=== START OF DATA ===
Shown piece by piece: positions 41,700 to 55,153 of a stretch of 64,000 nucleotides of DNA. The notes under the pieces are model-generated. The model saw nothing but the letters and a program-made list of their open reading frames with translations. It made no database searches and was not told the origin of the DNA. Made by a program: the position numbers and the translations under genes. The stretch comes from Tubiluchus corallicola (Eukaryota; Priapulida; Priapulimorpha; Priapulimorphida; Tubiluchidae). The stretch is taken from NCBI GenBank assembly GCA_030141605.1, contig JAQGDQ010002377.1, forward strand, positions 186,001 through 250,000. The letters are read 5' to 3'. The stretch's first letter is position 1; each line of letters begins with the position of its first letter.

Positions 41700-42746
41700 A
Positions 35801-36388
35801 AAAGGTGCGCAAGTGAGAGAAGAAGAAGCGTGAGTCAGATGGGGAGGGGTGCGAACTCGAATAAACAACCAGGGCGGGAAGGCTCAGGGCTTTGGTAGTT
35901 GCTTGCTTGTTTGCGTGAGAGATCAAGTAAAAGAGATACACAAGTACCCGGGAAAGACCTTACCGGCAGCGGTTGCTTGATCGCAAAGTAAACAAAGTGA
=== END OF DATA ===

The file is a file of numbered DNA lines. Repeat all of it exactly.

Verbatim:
Shown piece by piece: positions 41,700 to 55,153 of a stretch of 64,000 nucleotides of DNA. The notes under the pieces are model-generated. The model saw nothing but the letters and a program-made list of their open reading frames with translations. It made no database searches and was not told the origin of the DNA. Made by a program: the position numbers and the translations under genes. The stretch comes from Tubiluchus corallicola (Eukaryota; Priapulida; Priapulimorpha; Priapulimorphida; Tubiluchidae). The stretch is taken from NCBI GenBank assembly GCA_030141605.1, contig JAQGDQ010002377.1, forward strand, positions 186,001 through 250,000. The letters are read 5' to 3'. The stretch's first letter is position 1; each line of letters begins with the position of its first letter.

Positions 41700-42746
41700 A
Positions 35801-36388
35801 AAAGGTGCGCAAGTGAGAGAAGAAGAAGCGTGAGTCAGATGGGGAGGGGTGCGAACTCGAATAAACAACCAGGGCGGGAAGGCTCAGGGCTTTGGTAGTT
35901 GCTTGCTTGTTTGCGTGAGAGATCAAGTAAAAGAGATACACAAGTACCCGGGAAAGACCTTACCGGCAGCGGTTGCTTGATCGCAAAGTAAACAAAGTGA